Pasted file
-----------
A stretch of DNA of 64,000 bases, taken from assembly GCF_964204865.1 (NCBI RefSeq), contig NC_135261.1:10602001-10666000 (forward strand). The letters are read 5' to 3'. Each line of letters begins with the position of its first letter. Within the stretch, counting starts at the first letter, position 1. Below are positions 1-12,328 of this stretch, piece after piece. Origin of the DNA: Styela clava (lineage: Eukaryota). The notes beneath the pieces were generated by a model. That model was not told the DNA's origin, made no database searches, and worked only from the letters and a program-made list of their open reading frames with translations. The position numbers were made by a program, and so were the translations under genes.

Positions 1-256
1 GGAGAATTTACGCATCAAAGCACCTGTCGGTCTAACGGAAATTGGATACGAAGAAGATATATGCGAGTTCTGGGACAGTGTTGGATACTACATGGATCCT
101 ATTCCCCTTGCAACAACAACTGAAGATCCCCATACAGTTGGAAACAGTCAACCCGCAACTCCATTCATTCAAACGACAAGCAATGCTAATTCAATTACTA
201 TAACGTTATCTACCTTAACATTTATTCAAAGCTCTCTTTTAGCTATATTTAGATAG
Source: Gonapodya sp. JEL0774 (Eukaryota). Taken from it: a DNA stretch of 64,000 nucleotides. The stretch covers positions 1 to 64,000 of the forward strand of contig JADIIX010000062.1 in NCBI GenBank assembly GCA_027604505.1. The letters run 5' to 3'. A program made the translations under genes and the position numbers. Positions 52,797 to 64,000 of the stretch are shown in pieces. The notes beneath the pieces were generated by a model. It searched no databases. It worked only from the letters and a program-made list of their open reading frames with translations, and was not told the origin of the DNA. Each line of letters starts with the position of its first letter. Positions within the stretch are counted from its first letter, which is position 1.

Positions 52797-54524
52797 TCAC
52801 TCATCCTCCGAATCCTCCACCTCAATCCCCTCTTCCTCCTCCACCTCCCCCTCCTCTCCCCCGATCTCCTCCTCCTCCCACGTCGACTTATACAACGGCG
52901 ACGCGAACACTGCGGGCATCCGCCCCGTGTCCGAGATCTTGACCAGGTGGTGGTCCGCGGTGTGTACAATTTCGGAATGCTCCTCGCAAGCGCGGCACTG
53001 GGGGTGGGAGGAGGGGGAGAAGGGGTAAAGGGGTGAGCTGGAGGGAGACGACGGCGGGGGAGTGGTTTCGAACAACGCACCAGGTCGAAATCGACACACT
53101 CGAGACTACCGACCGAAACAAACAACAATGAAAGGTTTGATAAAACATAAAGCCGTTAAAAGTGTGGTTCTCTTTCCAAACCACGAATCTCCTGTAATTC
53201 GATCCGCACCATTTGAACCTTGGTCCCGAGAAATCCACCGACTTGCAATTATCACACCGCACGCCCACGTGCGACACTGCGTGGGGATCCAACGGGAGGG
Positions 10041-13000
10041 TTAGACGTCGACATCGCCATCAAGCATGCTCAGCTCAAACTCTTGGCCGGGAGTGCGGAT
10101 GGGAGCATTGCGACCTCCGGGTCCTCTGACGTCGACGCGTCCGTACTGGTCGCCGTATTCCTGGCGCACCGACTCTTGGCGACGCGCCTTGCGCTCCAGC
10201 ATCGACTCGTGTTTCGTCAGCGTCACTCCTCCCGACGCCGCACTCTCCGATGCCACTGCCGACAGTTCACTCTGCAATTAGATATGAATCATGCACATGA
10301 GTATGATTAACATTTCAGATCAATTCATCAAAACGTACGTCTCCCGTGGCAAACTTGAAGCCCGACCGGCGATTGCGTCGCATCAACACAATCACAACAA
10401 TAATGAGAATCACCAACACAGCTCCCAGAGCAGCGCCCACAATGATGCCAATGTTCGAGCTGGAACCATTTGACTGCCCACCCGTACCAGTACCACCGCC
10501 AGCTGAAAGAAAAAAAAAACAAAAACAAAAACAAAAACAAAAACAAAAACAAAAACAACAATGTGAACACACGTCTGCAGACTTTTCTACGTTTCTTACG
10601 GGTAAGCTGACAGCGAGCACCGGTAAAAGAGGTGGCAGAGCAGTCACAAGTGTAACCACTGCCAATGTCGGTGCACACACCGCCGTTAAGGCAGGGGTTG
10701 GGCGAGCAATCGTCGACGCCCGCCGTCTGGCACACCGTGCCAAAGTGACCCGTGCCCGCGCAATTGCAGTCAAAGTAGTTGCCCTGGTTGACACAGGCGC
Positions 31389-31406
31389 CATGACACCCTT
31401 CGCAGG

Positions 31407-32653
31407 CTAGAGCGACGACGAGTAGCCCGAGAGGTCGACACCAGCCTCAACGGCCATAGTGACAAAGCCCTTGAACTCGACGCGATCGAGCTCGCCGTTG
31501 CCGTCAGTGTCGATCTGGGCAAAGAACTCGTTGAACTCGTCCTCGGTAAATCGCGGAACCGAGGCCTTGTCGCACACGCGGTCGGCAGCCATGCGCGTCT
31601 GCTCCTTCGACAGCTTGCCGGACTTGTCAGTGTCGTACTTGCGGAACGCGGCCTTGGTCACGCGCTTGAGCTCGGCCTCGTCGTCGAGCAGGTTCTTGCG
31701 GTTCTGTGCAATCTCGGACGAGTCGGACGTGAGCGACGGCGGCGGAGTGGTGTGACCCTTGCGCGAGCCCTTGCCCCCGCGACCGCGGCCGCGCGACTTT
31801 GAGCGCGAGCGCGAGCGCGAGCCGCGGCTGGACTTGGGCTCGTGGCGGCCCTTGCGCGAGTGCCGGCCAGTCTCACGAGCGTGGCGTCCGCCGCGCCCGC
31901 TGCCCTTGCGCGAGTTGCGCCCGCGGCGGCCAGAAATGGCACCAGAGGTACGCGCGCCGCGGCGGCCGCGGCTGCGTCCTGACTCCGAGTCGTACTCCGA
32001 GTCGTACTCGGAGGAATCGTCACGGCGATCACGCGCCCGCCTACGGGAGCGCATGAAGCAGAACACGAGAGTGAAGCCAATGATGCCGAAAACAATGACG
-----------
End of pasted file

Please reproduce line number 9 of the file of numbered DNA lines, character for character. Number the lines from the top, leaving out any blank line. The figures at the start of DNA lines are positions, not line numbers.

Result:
52801 TCATCCTCCGAATCCTCCACCTCAATCCCCTCTTCCTCCTCCACCTCCCCCTCCTCTCCCCCGATCTCCTCCTCCTCCCACGTCGACTTATACAACGGCG